After almost 8 weeks without a working kitchen, my remodeling project is finished! The contractor’s been paid and I’ve placed dishes and spices and measuring tools, etc., in the new cabinets. The place has been dusted and vacuumed (and I’ll have the carpets professionally cleaned shortly)–it got to the point where I was able to write “wash me” on the living room’s coffee table. Initially I tried to keep up with the dusting, but the exposed surfaces got too filthy too fast. So, I’m going to share with you some BEFORE and AFTER pictures.

Where It All Began

Yes, it was dated. Very dated. For all I know, the cabinets were original to the 1961 construction of the house. The range was a cheap electric coil model circa 2003). The dishwasher, also 2003 (before I bought the house and moved in), did a great job of getting dishes wet, though not necessarily clean. The bulkhead lighting was bright and brightly unattractive. The vinyl floor showed every cat hair (and I have a black cat).

That said, I was happy. It was the largest kitchen I’d ever lived in on my own. Many happy times were had in that space, including the preparation of a 4-person Sabayon1. I figured that if I was happy in the OLD kitchen, I’d only be happier in the NEW one!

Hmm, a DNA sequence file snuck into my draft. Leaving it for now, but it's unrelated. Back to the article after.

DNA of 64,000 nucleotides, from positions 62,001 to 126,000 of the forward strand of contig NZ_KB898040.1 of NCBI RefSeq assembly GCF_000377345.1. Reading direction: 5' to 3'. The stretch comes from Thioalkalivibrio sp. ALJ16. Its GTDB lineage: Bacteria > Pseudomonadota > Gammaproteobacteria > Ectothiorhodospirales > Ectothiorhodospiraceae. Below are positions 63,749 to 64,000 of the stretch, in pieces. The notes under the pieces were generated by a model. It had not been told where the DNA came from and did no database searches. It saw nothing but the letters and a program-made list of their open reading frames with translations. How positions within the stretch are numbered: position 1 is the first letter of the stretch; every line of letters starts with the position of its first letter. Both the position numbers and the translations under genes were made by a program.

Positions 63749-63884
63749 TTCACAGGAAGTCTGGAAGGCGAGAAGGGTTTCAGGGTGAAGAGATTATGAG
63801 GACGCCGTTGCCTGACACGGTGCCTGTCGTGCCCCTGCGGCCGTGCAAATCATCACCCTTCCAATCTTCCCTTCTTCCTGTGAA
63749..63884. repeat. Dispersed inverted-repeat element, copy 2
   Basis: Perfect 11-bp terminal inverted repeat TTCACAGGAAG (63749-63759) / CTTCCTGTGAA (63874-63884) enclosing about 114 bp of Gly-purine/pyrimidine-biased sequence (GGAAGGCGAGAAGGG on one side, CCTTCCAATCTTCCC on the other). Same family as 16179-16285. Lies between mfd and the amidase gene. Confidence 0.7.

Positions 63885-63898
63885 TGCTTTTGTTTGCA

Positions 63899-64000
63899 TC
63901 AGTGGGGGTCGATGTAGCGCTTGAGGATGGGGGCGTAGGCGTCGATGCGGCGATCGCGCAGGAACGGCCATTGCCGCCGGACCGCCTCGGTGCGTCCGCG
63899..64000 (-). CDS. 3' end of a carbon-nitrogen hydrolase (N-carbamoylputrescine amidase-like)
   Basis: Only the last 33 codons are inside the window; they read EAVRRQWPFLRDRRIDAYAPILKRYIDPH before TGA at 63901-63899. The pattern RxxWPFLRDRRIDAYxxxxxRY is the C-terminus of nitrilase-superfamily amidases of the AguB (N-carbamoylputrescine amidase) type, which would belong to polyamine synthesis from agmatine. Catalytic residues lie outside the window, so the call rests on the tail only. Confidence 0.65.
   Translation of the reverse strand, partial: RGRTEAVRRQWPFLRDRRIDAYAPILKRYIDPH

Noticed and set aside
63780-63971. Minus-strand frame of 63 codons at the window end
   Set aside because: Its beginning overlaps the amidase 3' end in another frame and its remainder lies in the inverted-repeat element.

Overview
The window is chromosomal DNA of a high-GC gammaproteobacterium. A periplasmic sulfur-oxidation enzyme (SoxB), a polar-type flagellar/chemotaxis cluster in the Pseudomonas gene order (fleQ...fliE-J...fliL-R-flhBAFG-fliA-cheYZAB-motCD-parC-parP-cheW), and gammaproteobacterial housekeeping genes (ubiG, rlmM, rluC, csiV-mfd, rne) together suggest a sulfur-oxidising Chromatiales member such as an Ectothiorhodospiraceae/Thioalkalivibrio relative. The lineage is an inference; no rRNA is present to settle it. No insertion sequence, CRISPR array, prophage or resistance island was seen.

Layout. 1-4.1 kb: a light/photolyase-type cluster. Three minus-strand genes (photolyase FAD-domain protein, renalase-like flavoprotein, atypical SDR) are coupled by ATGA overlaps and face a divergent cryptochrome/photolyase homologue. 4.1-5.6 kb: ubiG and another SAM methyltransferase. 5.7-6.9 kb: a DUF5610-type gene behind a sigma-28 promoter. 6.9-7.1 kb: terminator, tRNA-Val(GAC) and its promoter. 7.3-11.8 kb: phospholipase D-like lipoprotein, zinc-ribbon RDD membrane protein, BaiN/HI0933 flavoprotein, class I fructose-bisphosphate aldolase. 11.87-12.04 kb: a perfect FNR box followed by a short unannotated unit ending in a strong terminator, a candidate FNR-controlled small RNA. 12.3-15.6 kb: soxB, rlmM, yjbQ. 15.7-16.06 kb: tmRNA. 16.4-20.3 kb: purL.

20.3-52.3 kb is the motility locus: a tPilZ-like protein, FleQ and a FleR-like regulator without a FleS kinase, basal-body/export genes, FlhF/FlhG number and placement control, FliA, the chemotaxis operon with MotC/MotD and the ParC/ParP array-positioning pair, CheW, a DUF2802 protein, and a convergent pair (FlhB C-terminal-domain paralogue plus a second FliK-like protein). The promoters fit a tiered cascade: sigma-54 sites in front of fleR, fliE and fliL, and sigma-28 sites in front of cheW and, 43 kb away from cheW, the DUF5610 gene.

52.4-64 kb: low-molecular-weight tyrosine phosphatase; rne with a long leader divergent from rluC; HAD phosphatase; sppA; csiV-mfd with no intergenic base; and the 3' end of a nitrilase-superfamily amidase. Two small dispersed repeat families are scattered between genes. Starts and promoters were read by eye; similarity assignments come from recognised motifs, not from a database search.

OldStoveDishwasherCabinets

Old stove, old dishwasher, old cabinets
Bulkhead
Not the most stylish of cabinets!
SinkAndCabinet
Still Life with Old Porcelain Sink and Latex Glove
OldDoor
The door (flimsy and lightweight) from kitchen to garage

And Where It All Wound Up

Gone are the old cabinets, replaced with flat panel maple cabinets extending to the ceiling (which also means the bulkhead lights were replaced with recessed can lights in the ceiling). The old IKEA table (not shown) with its rickety four chairs was bid farewell (in the family for over 20 years!); a hand-me-down from my parents, they’d resided in four states (PA, DE, IA, and IN). In its place, an island was constructed (with pendant lights). The flooring was replaced by porcelain tiles and the doorway between kitchen and dining room was widened by 16 inches (thus opening up the entire area). And a gas line was plumbed so I could get a gas range. This, plus a dishwasher that actually cleans dishes even when you forget to add a detergent pod, was installed. Finishing the look was a glass-tiled backsplash.

WidenedDoorway

The widened doorway replaced the wizened one
AfterAppliances
New appliances, new backsplash (there hadn’t been one previously), new cabinets, new countertop (quartz, replacing laminate), new sink
Range
Check out the semicircular range hood!
island
My desert kitchen island (with pendants!)
PendantsUpClose
Pendants up close
AfterCorner
View from behind the island–note the undercabinet LED lights
Range
Now We’re Cooking with Gas! And a new range hood!

Well, now to relearn cooking. I’m still getting used to power burners, etc., but Flyover Tapas will return to its regularly scheduled programming of the Culinary Geography of the Midwest shortly!

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Kitchen (and Blog) Update

Almost finished! The backsplash goes on this week, and then some final trim, and (hurrah!) the range will be hooked up and I CAN COOK AGAIN!. Alas, that will coincide with some REALLY busy work weeks. So, I’ll be posting sporadically for the next few weeks.